October 15, 2013

For Gabriel Rivera, becoming an engineer is about more than personal achievement. 

“Being a Latino in STEM means making a difference; making an impact,” said Rivera. “It’s about being a leader and an advocate for socioeconomic improvement.”

As president of the Society of Hispanic Professional Engineers’ LSU chapter, Rivera, a Honduran native who came to LSU in pursuit of a biological engineering degree, is helping foster a sense of community for other Latinos at the College of Engineering.

“SHPE is a student organization where I feel understood,” said Rivera. “That is why we like to call ourselves the SHPE familia.”

LSU’s SHPE chapter celebrated its 20th anniversary in the college last year. Its current membership holds 20 aspiring engineers, including biological engineering major and SHPE vice president Elizabeth Heredia. For Heredia, who also serves as SHPE’s junior advisor in charge the organization’s K-12 outreach program, being a part of SHPE enables her to inspire young Latinas to follow her path.  

“Latinas in STEM fields stand out,” she said. “Some Latinas my age are married and starting families. I’m proud that I’m not a statistic or a stereotype. I want to show other Latinas what is possible.”

SHPE members also fulfill the organization’s mission of “empowering Latinos … through STEM awareness, access, support and development” by partnering with organizations like Engineers Without Borders and participating in LSU College of Engineering’s Diversity Advisory Board.

Networking is a critical component of the college experience for civil engineering major Selina Alvarez. She joined SHPE because the organization offered opportunities to connect with other Latino students and the broader LSU engineering community.  

“When I came to LSU, I heard about SHPE and decided to get connected,” said Alvarez, who serves as the organization’s secretary. “It’s nice to have a community that shares a similar cultural background, and it’s a big plus knowing that we are all going towards the same career path.”

Academic excellence and professional development are also key to preparing for a successful career, and SHPE encourages its member to excel academically and complement their studies with hands-on experience in their respective fields.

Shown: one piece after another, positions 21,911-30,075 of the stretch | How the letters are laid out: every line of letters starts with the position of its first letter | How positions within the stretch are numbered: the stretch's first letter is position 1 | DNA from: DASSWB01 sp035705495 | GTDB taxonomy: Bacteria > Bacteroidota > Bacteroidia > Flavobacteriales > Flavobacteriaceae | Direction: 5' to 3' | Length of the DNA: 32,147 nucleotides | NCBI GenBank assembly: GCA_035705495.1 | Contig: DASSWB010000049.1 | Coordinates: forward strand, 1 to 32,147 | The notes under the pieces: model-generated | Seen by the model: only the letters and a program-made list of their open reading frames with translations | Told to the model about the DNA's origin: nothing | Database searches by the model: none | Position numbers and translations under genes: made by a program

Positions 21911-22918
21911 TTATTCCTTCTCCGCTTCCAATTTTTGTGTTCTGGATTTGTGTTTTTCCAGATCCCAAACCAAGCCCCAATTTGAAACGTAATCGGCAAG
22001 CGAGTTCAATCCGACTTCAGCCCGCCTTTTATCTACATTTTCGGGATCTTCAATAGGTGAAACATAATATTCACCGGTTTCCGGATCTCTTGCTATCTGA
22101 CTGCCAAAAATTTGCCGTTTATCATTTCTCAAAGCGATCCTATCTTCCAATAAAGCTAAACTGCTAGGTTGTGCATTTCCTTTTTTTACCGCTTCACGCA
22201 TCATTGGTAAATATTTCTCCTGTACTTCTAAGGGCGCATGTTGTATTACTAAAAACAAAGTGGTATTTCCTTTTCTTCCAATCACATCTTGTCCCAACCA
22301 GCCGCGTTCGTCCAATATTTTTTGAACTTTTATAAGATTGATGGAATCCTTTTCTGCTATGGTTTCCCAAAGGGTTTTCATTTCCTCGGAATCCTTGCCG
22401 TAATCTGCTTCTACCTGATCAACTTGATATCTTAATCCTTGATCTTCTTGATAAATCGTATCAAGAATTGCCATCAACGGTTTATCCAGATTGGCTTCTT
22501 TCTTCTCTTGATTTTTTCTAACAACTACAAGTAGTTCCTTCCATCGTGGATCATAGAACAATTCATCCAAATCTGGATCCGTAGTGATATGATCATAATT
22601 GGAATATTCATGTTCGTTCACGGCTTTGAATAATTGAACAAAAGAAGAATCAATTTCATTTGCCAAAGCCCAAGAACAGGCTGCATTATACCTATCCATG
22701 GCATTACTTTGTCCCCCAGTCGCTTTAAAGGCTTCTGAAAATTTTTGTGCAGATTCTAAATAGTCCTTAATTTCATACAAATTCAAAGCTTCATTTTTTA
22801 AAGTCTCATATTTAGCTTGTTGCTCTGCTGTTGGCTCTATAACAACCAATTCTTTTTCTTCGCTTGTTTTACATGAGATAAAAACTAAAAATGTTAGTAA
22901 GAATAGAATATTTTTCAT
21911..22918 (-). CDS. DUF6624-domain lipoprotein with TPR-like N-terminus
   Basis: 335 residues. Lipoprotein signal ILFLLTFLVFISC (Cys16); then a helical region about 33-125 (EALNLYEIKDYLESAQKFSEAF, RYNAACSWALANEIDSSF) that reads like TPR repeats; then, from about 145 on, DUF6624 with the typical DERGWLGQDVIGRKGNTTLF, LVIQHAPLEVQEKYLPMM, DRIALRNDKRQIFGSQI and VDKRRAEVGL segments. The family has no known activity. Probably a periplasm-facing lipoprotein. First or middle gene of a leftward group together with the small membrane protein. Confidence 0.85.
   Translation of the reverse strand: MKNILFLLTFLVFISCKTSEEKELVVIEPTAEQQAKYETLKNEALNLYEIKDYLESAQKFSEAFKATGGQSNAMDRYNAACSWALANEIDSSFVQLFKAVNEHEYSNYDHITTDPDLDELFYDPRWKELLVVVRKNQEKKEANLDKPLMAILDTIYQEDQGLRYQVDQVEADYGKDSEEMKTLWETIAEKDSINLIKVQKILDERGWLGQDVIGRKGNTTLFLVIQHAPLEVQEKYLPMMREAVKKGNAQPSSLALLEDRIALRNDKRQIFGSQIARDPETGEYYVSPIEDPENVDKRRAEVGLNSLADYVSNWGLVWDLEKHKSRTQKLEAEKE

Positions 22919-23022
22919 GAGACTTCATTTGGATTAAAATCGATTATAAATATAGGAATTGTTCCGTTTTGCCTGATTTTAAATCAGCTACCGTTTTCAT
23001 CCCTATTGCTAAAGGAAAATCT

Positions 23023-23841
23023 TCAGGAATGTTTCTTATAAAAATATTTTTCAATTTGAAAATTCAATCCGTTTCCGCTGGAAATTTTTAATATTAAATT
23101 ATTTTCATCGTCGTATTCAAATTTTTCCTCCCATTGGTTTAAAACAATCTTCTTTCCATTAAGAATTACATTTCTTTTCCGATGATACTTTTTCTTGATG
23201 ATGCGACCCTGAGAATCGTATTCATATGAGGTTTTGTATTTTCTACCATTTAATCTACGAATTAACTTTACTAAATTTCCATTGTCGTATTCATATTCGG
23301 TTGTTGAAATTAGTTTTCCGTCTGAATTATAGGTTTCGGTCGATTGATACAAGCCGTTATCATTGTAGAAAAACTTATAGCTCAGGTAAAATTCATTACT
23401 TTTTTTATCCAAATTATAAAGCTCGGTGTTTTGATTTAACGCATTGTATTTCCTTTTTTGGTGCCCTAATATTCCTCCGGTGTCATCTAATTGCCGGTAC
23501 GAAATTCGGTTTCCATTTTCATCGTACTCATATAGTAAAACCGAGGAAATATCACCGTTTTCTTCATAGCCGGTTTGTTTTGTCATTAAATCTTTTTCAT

“It’s all about building connections and networks for the future and the real world,” continued Alvarez.

That network will include top companies across all engineering disciplines. Past-SHPE president Laura Patino is an ExxonMobil Scholar and has completed two internships with Shell Oil during her time at LSU. Treasurer Daniela Kruger recently completed her second internship with Chevron. Heredia was a Tulane Science Scholar and is currently working at Southern Medical Corporation, while Rivera returned to Honduras over the summer to work on greenhouse crop segmentation projects with a non-profit organization.    

As Hispanic Heritage Month comes to a close, SHPE’s LSU chapter celebrates its members’ contributions to the College of Engineering.  

“SHPE is about making connections, whether it is with academic superiors, company representatives or fellow classmates,” said Rivera.

“We are opening up a network for future generations of Latinos in STEM,” said Alvarez.

If the achievements of the current membership are any indication, SHPE’s LSU chapter is building an impressive legacy for future Latino students at the College of Engineering.


Article by Liz Lebrón, communications graduate assistant, LSU College of Engineering. For more information, contact Mimi laValle, mlavall@lsu.edu, 225-578-5706.


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